Three months ago, YouTube pulled its programming from Amazon’s Echo Show device — the first skirmish in what is apparently an ongoing war. Shortly after, Amazon stopped selling the Nest E Thermostat, Nest’s Camera IQ, and the Nest Secure alarm system. Two weeks ago, Amazon got YouTube back on the Echo Show by simply directing users to the web version, a workaround that left a lot to be desired. But even that version won’t be available after today.

In other words, this boycott of the billionaires has nothing to do with any YouTube artist or Vevo artist, but all are being harmed by it for reasons they have no control over.  You might, however, be able to file a complaint with the Federal Trade Commission against Google and possibly both Google and Amazon by clicking here.

Watch Out Toronto, Robocop is coming to Googleville — MUSIC • TECHNOLOGY • POLICY

 

“We started talking about all of these things that we could do if someone would just give us a city and put us in charge?

So whether you call it Trudeauville or Googleville, not since the Treaty of Westphalia has a private company more powerful than the British East India Company had quite such a choice opportunity.  (And no, they won’t call it the “Goolag”.)  Google gets a chance to fulfill the dream of every hacker since Peter Lamborn Wilson wrote Temporary Autonomous Zones, Bruce Sterling on pirate utopias, Napster thought of locating its servers on Sealand, or White House aide Susan Crawford sighed about how she aspired to “geek around the nation state.

Yes, Google gets its own city.  And who do you think will enforce the Laws of Google?  Why robot cops, of course.  Cops like Officer Atlas, from Google’s own Boston Dynamics subsidiary.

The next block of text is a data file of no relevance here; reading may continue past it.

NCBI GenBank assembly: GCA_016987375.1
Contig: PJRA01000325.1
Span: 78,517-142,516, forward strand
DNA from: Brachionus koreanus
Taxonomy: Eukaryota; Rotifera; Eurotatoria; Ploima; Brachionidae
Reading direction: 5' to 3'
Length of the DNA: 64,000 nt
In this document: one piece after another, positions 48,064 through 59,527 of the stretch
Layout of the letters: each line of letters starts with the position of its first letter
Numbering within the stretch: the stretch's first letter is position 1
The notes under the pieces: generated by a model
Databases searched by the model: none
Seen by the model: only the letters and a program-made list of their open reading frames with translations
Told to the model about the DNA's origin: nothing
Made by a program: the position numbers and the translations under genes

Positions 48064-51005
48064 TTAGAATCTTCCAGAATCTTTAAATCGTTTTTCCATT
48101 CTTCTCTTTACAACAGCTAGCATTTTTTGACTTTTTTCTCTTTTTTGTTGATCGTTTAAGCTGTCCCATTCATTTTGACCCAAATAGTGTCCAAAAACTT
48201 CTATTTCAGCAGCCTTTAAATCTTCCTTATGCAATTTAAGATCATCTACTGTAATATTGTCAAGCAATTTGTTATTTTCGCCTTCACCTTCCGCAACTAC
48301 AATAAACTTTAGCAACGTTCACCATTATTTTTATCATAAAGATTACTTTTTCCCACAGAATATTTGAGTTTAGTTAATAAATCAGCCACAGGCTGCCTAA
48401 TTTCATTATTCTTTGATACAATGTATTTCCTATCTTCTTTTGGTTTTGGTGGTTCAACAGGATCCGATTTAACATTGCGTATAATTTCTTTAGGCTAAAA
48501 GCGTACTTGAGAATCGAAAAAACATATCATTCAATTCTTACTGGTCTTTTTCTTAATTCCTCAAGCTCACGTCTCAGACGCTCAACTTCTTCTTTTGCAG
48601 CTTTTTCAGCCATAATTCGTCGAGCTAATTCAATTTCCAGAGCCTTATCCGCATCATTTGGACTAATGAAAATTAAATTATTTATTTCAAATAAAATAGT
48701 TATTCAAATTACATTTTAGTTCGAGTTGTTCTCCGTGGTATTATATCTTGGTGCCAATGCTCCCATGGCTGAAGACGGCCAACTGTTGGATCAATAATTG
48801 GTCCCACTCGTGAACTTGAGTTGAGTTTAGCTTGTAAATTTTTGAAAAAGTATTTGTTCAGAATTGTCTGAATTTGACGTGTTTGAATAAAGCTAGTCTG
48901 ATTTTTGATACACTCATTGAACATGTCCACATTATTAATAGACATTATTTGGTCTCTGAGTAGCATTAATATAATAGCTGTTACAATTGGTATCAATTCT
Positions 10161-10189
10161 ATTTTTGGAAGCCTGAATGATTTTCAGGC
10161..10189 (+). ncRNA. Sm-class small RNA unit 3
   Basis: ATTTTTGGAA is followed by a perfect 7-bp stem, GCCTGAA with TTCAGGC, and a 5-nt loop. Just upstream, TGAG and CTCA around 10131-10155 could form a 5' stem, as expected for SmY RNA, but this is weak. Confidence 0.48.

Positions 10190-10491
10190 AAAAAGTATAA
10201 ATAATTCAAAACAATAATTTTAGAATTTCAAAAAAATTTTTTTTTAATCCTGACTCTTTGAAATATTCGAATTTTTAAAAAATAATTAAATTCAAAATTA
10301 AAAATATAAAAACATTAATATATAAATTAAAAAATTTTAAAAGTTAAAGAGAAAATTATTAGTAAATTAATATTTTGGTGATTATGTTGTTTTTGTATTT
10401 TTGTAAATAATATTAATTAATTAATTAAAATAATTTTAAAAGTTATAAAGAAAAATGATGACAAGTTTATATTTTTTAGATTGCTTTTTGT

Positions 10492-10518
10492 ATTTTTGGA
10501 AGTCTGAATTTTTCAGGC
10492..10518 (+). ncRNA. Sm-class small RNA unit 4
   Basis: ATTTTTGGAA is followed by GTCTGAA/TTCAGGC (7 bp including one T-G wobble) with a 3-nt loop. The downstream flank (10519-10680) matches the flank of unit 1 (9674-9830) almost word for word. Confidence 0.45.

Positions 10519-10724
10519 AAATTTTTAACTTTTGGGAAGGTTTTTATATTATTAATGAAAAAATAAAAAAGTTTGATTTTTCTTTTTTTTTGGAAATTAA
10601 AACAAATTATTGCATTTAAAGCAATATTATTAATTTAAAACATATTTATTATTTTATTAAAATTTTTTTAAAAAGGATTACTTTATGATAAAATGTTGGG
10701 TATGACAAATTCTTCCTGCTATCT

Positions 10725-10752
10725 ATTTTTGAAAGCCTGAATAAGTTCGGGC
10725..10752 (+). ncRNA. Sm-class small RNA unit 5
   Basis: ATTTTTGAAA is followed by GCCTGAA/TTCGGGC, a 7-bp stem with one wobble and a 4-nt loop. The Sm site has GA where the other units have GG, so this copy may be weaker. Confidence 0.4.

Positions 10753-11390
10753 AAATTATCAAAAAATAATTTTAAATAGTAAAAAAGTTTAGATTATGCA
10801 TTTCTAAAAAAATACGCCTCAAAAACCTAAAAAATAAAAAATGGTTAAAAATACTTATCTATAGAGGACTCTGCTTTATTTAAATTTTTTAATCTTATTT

via Watch Out Toronto, Robocop is coming to Googleville — MUSIC • TECHNOLOGY • POLICY

@robertblevine_: Crunch Digital Launches New ‘Sandbox’ to Help Startups License Music From Labels & Publishers

The digital music business is booming, representing more than 80 percent of U.S. recorded music revenue in the first half of 2017, according to the RIAA, with streaming alone accounting for 62 percent. But keeping this market growing — and keeping it diverse, so that one or two companies can’t dominate it — requires encouraging more startups to enter a market that’s generally perceived as difficult and complicated.

Could another startup have the answer? Crunch Digital, which helps technology companies handle accounting and payments for the music they use, today announced that it’s launching Crunch Digital Sandbox, a platform that will expedite for app developers the process of licensing music from big labels and publishers. The idea isn’t to negotiate the kinds of complicated contracts needed by big online music distributors — just to quickly create what Crunch Digital founder Keith Bernstein calls “an experimental license” so they can prove their concepts.